Observation is another very popular and useful skill, as you might guess from how many Careers included it. It's your general perception skill, which is obviously important for adventurers, who are always hunting for clues, loot, and danger. It's used to oppose attempts to sneak up on you, or to look for useful or interesting details in a scene. Primitive and Scrounge characters also use it with their Endurance to help recharge their 'pull out what I need' Gifts. Observation might be simple, but name me an RPG where 'perception' isn't a useful skill and I'll be very surprised.

Presence is the skill for making an impression. Negotiation is for talking things through over a long period of time. Presence is for when you want to sing a song so beautiful people will talk about it for weeks, or strike the perfect pose after your graceful uppercut just laid out your opponent in the ring. Presence is for when you want to pick out the right fancy space tyrant uniform that tells an independent world they'd better get in line, too. You can also use Presence and proper dramatic posing to scare opponents into submission. Presence is often used with many different stats, depending on what you're trying to do, but Will is the most common for live performances. It takes a lot of guts and confidence to really show off and get into a performance.

Psyche is your ability to sense and understand the world beyond this world, and to hear the song of the universe. Note any character can have Psyche; you don't have to be a Conductor, though Conductors get more out of the skill. Psyche is also unusual in that it's the only skill that is sometimes rolled by itself, specifically in cases where someone with no training in the skill has no chance to succeed; if you have no sensitivity to extra dimensional phenomena there's just no way you could see it. You use it to detect when something is wrong with the universe, and Psyche can also be used for combat magic, or included with navigation tests if you're a Conductor. You can also use Psyche to know facts about the mysterious Syndics and their weird space god culture.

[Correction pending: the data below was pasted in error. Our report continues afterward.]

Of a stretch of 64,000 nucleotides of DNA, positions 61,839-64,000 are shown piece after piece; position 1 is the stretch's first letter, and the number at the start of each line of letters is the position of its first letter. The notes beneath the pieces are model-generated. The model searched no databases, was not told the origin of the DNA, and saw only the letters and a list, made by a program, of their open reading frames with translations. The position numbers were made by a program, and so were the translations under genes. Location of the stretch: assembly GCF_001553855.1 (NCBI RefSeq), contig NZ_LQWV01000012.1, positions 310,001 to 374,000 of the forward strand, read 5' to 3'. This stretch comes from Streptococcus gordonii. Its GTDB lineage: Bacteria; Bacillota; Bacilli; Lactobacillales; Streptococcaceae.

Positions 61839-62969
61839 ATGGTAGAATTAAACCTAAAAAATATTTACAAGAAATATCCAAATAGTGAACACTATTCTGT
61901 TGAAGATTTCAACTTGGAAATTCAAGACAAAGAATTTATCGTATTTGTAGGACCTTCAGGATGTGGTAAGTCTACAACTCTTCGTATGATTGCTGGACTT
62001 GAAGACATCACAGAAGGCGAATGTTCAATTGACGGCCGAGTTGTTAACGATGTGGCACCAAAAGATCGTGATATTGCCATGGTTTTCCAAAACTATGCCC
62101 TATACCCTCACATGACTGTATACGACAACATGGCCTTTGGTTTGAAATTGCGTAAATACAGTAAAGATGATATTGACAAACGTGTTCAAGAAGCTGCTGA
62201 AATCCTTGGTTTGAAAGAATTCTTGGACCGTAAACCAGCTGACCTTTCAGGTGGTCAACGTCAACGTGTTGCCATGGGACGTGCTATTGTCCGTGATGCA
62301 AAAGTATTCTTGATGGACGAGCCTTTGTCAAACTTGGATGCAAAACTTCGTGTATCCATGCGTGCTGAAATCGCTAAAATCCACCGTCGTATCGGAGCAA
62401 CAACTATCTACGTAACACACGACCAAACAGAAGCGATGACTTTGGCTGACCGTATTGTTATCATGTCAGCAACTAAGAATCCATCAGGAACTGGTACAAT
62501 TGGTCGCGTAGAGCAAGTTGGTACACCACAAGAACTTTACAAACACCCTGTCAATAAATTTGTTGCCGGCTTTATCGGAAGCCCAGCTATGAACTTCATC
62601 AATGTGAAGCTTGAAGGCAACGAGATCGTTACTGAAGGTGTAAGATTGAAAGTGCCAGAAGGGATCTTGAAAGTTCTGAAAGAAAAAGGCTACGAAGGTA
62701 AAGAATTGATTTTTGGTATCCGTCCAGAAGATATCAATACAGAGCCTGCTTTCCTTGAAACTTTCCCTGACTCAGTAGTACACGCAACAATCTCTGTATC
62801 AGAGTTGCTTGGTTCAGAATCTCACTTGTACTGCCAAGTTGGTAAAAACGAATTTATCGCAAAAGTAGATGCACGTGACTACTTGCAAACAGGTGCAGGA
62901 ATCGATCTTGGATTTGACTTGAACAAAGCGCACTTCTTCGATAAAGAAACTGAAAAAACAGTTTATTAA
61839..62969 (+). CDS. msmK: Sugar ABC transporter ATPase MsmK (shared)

Questioning is used for asking around the block to see what's going on, or for interrogating a specific individual. If you want to get into space detective work, you will use this skill an awful lot. Being able to go around and find out the local news is always useful for an adventurer, too. Like Observation, it's a fairly simple skill, but one adventurers use all the time. It also helps you oppose active attempts to deceive you, as mentioned in Negotiate.

Shooting is exactly like Fighting, but for guns and crossbows and rail cannons and exotic Xenharmonic projectors and plasma rifles. Yes, one skill will cover you for almost all the exotic weapons in the game. Shooting is thus a very useful skill to have if you want to use gun on person to solve puzzles. Just like Fighting, Shooting can be used to Counter people if they're within your gun's threat range and you have ammunition remaining. Yes, you can roll 'shoot first' as your main defensive talent in this space game. Much like Fighting, Shooting is very popular with adventurers.

Tactics represents coordination, leadership, and coolness under fire. You use Tactics to come up with a plan, but you also use it to Rally allies who are panicking or confused in combat. You also get to include your Tactics dice (Skill, and Legacy or Career if they grant it) as bonus dice on attack rolls against enemies an ally is threatening. Working together is a skill all its own!